The $20-billion Dangote Oil Refinery owned by Africa’s richest person — Aliko Dangote — is poised to commence production after years of delays as the first crude shipment arrives at the facility.
Marking a significant milestone in the project’s development, the OTIS tanker, carrying a 950,000 barrel cargo of Nigeria’s Agbami crude, is presently en route to Lekki, the nearest land port to Dangote’s offshore crude receiving terminal. Tracked by the S&P Global MINT platform, the tanker is expected to arrive on Dec. 7 around 1900 GMT.
This comes shortly after the mega refinery received its license to refine over 300,000 barrels of Nigerian crude daily in November. During a recent business roundtable in Riyadh, Dangote emphasized the refinery’s commitment to prioritizing Nigerian crude for its initial operations.
Africa’s largest refinery inches closer to startup, aiming to end Nigeria’s fuel crisis
Inaugurated in May 2023 amidst high expectations, the Dangote Oil Refinery faced operational delays — sparking concerns about its ability to meet Nigeria’s refined petroleum needs. With the arrival of the first crude shipment, the refinery is one step closer to fulfilling its promise to supply gasoline to Nigeria before year’s end.
With a capacity of 650,000 barrels per day, the refinery is expected to eliminate Nigeria’s dependence on gasoline imports. Currently, Nigeria imports approximately 1 million-1.25 million metric tonnes of gasoline per month due to the poor state of its existing refineries.
While full operational capacity is not anticipated until mid-2025, Dangote officials have communicated initial operation plans at 370,000 barrels per day, primarily producing jet fuel and diesel. However, Dangote recently unveiled ambitious plans to the Financial Times, anticipating a refining capacity of 650,000 barrels per day (bpd) by the end of 2024.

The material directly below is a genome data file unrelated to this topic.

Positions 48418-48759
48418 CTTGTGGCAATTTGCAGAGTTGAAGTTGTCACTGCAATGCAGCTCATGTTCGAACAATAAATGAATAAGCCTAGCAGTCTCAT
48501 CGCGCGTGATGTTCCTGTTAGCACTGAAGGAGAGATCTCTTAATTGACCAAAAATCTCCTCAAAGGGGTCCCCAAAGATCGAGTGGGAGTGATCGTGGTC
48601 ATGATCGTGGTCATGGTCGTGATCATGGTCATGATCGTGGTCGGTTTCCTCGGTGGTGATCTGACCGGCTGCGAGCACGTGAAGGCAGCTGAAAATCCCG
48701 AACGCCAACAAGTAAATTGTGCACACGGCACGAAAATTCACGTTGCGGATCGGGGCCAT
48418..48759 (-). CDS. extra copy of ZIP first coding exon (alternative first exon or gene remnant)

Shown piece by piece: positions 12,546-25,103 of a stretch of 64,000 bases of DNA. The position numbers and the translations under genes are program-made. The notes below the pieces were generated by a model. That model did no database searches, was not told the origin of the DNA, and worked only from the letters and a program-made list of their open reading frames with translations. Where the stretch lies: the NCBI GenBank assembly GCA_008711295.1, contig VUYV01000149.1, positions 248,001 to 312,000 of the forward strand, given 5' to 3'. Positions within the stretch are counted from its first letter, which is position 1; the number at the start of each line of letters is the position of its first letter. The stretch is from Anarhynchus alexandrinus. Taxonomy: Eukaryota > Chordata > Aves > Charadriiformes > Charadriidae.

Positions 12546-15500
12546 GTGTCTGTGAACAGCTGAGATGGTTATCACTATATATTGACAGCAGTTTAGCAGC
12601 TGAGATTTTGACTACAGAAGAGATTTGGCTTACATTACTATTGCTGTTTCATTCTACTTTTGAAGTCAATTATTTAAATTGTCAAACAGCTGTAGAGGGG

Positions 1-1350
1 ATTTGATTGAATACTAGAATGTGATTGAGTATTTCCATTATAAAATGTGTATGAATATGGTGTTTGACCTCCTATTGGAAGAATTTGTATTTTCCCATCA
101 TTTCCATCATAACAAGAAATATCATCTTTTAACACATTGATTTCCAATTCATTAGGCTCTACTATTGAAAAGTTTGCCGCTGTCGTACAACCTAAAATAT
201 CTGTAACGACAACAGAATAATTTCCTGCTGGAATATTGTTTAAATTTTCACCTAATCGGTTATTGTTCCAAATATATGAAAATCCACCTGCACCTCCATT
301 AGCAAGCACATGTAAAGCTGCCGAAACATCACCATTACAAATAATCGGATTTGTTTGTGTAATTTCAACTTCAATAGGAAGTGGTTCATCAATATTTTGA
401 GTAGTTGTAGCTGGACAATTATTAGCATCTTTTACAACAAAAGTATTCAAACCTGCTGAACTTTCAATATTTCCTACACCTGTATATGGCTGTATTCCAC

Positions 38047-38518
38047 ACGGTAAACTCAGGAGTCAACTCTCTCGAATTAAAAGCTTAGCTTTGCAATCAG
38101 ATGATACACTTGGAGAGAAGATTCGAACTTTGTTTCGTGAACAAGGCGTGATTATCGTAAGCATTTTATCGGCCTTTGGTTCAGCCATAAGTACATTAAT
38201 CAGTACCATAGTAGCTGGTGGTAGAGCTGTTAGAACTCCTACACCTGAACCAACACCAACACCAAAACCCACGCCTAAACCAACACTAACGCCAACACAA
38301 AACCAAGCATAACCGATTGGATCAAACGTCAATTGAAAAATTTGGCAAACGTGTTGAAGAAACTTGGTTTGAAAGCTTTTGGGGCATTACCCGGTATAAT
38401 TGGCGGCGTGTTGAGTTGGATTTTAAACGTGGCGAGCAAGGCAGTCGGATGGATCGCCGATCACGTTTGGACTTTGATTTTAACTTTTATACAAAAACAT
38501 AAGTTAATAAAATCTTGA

Untold story of Dangote’s refinery: $8 Billion over budget and fears of empire’s fall
Reflecting on the challenges faced during the protracted construction of the $20.5 billion petrochemical complex — which saw the project running $8 billion over budget and significantly delayed — Dangote reflected on moments when he feared the venture might lead to the fall of his business empire. Despite the hurdles, he expressed gratitude, stating, “It’s either we sink or we sail through. And we thank the Almighty that at least we’ve arrived at the destination.”
The arrival of the first crude shipment marks a crucial turning point for the Dangote Oil Refinery and signifies its imminent contribution to transforming Nigeria’s energy landscape. As the refinery gears up for launch, the nation eagerly awaits the positive impact it will have on energy security, economic growth, and job creation.